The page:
Whereas the last-generation Optima had interesting lines and driver-focused tilt to the center stack, the 2016 version of the mid-size sedan features a rather plain-looking dash that's similar in design to the one found in the Sedona minivan. Kia says the horizontal line that runs across the Optima's dash was inspired by the horizon line, but we see more conservative German styling influence than anything else.

Kia went to great lengths to include honest-to-goodness double stitching on the Optima's dashboard, but that detail is largely lost in an expansive sea of black plastic. Materials are at least soft-touch throughout the Optima's cabin.

The front buckets of our SXL tester provided all-day comfort, thanks in part to excellent thigh support. We didn't spent much time in the rear bench, but it seemed roomy enough for those six-foot or slightly taller.

The 2016 Optima receives a major boost of the tech front, with available systems including autonomous braking, surround-view monitor and forward collision warning. The Optima's infotainment system is also capable of running Android Auto. Those using an iOS device will have to wait a few months for the rollout of Apple's CarPlay.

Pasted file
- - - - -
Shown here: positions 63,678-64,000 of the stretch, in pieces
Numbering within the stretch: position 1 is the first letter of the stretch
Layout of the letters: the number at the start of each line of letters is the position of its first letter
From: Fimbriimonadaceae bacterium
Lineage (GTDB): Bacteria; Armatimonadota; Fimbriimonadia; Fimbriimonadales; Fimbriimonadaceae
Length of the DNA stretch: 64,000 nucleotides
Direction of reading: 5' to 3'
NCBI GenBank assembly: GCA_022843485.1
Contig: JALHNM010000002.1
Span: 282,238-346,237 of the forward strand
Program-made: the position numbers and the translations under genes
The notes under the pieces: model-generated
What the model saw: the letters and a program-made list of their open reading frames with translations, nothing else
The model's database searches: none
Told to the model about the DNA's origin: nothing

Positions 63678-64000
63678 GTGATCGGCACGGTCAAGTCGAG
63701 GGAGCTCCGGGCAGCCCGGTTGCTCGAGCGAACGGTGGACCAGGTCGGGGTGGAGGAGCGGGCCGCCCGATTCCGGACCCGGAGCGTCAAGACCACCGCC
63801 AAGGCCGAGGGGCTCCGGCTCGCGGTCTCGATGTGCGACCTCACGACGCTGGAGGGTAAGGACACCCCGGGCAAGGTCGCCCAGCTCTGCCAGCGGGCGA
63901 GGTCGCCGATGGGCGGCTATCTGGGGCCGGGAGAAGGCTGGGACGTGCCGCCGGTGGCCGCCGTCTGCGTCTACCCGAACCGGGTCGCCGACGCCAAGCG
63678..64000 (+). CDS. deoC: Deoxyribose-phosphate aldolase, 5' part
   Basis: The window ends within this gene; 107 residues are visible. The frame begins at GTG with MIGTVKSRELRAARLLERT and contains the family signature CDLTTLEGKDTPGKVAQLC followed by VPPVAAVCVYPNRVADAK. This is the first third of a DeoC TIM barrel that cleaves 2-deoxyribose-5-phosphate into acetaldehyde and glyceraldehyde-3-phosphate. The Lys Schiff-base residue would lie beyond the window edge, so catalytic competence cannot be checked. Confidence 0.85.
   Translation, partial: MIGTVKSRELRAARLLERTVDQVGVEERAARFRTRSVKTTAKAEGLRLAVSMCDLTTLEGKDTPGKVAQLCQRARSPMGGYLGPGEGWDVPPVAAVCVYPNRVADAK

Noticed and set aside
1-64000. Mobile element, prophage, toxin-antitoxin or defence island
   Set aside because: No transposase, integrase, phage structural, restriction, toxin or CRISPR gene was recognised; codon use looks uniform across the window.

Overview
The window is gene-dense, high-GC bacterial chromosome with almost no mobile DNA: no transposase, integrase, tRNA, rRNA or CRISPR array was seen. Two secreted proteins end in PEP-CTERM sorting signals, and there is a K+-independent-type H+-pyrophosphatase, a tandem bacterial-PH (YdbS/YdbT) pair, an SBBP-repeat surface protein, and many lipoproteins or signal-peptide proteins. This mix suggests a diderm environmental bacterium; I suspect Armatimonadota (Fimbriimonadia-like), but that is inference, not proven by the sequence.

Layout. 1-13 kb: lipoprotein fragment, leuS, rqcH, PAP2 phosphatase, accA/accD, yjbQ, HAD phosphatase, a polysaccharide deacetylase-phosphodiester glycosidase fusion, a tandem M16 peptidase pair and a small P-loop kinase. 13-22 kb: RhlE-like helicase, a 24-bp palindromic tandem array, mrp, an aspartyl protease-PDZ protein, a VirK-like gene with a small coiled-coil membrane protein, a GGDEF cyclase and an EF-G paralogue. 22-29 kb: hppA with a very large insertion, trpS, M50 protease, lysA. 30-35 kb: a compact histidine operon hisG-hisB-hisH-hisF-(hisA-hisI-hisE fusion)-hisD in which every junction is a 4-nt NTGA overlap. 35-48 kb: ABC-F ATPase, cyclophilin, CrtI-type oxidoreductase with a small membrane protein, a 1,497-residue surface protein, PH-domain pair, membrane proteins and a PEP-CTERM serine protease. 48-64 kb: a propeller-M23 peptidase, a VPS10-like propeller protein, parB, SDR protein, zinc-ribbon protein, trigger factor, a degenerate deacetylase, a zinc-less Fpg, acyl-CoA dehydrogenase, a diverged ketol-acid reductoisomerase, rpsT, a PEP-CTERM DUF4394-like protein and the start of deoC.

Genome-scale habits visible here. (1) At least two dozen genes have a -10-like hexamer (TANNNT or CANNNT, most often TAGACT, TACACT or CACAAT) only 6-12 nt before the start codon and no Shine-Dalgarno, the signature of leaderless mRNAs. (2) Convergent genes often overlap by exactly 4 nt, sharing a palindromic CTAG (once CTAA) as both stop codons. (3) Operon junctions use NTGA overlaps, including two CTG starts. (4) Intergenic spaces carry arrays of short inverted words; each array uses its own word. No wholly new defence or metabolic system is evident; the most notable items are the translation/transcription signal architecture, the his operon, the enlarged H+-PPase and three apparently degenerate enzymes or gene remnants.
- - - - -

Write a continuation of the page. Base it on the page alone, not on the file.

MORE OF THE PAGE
Three ways to goAt launch the 2016 Optima will be available with three different drivetrains — a carryover 2.4L naturally aspirated four-cylinder, a new 1.6L turbo and a revised version of last year's 2.0L turbocharged engine.

The 2.4L will stand as the base motor for the entry-level Optima LX and the mid-level EX. It develops 185 horsepower and 176 lb-ft of torque and is mated to a six-speed automatic transmission. For base models the 2.4L is good for 25mpg in the city and 37mpg on the highway. Load on heavy options like leather and a sunroof and the 2.4L's mileage dips to 24mpg in the city and 35mpg on the highway.

New for 2016 is an economy-minded 1.6L turbo four. Available on the Optima LX and borrowed from Kia's other global markets, it makes 178 horsepower and 195 lb-ft of torque. It's good for 28mpg in the city and 39mpg on the highway. Unlike the other two engines, the 1.6L comes paired with an in-housed designed seven-speed dual-clutch semi-automatic transmission.